Climate Action

The Rising Tide of Climate Migration

As spring approaches, the days get longer, the air warms up, and students are more tired than ever. Luckily, spring break is just around the corner, which means many of us will be partying on the beach, visiting beautiful destinations around the world, or just taking a much-needed break from school. 

But before you hop on a plane, think about the ways that climate change is altering our world and the way we travel. If we continue to produce more greenhouse gas emissions, more plastic pollution, and toxic waste, we won’t be able to visit these destinations anymore. But the consequences for some people are far more profound — extreme weather events are already causing millions to flee affected regions. 

For many, it’s just not possible to rebuild homes and recover after natural disasters. Those affected by climate change often relocate their entire families when their homes become uninhabitable and their crops fail. Mexico, for example, is a popular spring break destination for vacationing students. But the country’s geography, as well as its position between two oceans, makes it vulnerable to tropical storms and sea level rise. 

Flooding has already decimated the small town of El Bosque and forced its residents to relocate, but if these worrying weather trends continue, it won’t be the last community to disappear. A staggering 10.5 million people from Mexico and Central America are expected to relocate by 2050 to flee the effects of climate change. 

These “climate refugees” represent a global trend of displacement — since 2008, about 21 million people have been displaced each year as a result of weather-related events. For Kathleen Rogers, the President of EARTHDAY.ORG, it is important to remember that behind every number are real people. “Can you imagine if that was your family, your community, your town?” Rogers questions. “The data is very clear — mass migration driven by climate change is no longer a problem we will face in the distant future, but something we must address right now.”

How do rising temperatures impact people?

When the global temperature increases, it contributes to drought because water evaporates faster at higher temperatures, resulting in dryer soil and wilting plants. Warmer temperatures make already naturally dry conditions even more severe. Droughts often cause famines as crops die off and farmers cannot feed their families nor sell produce. 

Somalia and other countries in East Africa are particularly vulnerable to drought, and as these conditions persist, we are seeing the migration of people out of the region to avoid further famines and disease. As of 2023, drought has displaced an estimated 2.5 million people from Ethiopia and Somalia. 

The lack of moisture in vegetation and the air also creates another issue, as these are the ideal conditions for larger and more intense wildfires that are nearly impossible to put out before they decimate acres of land cover and human settlements. Nepal has recently experienced intense fires that tore through forests and coalesced with existing industrial air pollution to wreak havoc on the health of millions. This small, mostly rural country is expecting 1.3 million people to be forced from their homes by 2050.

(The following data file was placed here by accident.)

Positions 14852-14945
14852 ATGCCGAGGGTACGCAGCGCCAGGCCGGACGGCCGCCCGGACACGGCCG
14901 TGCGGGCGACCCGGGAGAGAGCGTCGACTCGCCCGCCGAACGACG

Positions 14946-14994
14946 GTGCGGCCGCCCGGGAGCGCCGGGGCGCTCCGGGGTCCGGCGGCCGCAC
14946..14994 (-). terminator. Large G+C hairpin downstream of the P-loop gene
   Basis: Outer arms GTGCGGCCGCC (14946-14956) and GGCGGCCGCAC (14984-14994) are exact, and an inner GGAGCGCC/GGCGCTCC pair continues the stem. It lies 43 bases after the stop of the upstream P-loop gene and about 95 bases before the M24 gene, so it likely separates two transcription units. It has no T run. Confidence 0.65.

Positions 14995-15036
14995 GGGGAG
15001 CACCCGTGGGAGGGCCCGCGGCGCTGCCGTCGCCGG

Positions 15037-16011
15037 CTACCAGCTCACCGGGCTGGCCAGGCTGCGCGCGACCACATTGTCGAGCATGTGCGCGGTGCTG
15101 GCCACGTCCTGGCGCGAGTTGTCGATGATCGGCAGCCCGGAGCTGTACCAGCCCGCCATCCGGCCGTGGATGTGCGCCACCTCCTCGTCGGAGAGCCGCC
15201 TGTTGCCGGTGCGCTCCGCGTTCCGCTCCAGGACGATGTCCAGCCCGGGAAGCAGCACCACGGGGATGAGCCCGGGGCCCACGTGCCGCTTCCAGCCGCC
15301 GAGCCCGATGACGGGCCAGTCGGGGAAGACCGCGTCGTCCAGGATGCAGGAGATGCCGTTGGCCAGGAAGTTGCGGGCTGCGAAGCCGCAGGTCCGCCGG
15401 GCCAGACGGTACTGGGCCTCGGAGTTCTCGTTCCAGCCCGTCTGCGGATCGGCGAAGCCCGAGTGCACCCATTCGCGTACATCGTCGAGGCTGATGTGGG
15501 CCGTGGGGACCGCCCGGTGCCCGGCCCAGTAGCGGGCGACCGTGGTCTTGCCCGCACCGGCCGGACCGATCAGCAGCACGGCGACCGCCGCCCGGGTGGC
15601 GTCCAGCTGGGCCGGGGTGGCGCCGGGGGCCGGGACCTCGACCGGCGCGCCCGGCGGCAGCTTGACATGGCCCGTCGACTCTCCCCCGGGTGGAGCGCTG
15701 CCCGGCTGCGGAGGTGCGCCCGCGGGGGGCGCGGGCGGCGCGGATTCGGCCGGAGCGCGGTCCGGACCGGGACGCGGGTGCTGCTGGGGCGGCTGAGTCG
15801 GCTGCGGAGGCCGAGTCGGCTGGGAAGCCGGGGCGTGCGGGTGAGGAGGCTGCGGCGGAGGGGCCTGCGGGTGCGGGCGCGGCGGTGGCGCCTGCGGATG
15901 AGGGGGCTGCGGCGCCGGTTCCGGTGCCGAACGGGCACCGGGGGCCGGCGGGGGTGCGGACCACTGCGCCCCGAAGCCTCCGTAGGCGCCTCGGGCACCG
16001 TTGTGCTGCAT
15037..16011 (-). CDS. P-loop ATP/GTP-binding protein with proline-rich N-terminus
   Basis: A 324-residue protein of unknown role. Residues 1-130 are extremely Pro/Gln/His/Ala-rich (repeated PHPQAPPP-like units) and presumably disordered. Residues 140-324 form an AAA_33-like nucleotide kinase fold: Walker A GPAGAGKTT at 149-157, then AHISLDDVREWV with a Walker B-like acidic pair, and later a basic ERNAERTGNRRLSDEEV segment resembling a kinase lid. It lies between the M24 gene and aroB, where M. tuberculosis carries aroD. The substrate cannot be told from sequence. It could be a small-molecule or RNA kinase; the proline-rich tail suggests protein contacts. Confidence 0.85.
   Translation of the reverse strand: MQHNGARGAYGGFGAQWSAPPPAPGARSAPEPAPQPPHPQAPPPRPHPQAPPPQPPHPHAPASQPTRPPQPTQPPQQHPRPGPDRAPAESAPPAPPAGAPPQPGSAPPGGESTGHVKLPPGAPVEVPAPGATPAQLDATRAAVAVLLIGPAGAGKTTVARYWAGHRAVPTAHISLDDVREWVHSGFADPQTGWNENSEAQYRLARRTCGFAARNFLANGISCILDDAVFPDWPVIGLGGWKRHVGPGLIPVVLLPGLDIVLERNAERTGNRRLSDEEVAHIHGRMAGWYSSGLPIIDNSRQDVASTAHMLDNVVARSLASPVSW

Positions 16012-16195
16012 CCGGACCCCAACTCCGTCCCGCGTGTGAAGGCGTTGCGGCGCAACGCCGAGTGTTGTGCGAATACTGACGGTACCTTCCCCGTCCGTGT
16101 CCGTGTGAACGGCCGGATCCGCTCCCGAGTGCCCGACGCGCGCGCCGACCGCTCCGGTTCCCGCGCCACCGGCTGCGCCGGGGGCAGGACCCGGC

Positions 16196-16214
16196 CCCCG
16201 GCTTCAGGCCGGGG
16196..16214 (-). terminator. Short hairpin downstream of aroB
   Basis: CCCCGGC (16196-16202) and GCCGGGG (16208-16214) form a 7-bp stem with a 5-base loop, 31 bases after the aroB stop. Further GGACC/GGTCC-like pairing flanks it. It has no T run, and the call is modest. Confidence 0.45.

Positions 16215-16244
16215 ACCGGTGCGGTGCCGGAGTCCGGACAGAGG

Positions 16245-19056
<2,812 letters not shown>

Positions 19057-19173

Climate change also increases the potential for extremely destructive storms. More evaporation from higher temperatures results in more moisture in the atmosphere, which fuels intense rainfall and stronger storms. Areas like the Caribbean and Southeast Asia are some of the areas most impacted by storms — the Philippines, Indonesia, and India were the top three countries identified by the World Risk Index as most affected by these disasters. 

Sea level rise is threatening coastal settlements across the world. Asian megacities like Bangkok, Manila, and Ho Chi Minh City could be underwater by the end of the century. Coral atolls with very low elevations like the Maldives, Kiribati, and the Marshall Islands are suffering from problems associated with seawater encroachment, like freshwater contamination. A third of the population of the Marshall Islands is estimated to have already migrated, many to the U.S. 

Tens of millions of people displaced by climate change move to other areas within their home country, a process called internal displacement. By the end of 2022, 8.7 million people had been internally displaced as a result of natural disasters. Droughts, famines, wildfires, and storms often exacerbate political, economic and social problems in affected countries, making it even more attractive to move away for those who can afford to do so. 

But what about those who do cross borders? Currently, climate migrants have a difficult time claiming status as refugees under formal international classifications. The UN Refugee Agency has stated that climate refugees may have valid claims for refugee status in the future. Rogers believes “Governments cannot put it off any longer, because this problem is only going to get worse. They must recognize these millions of refugees and grant them protection under international law.”

Climate refugees deserve better global protocol, and far more compassion, to support them when they are forced to relocate. This phenomenon is not going away and will only become more intense if governments around the world continue to collectively ignore the importance of climate change; the world will become increasingly uninhabitable for all of us if we do not take significant steps to curb our emissions to mitigate future climate disasters.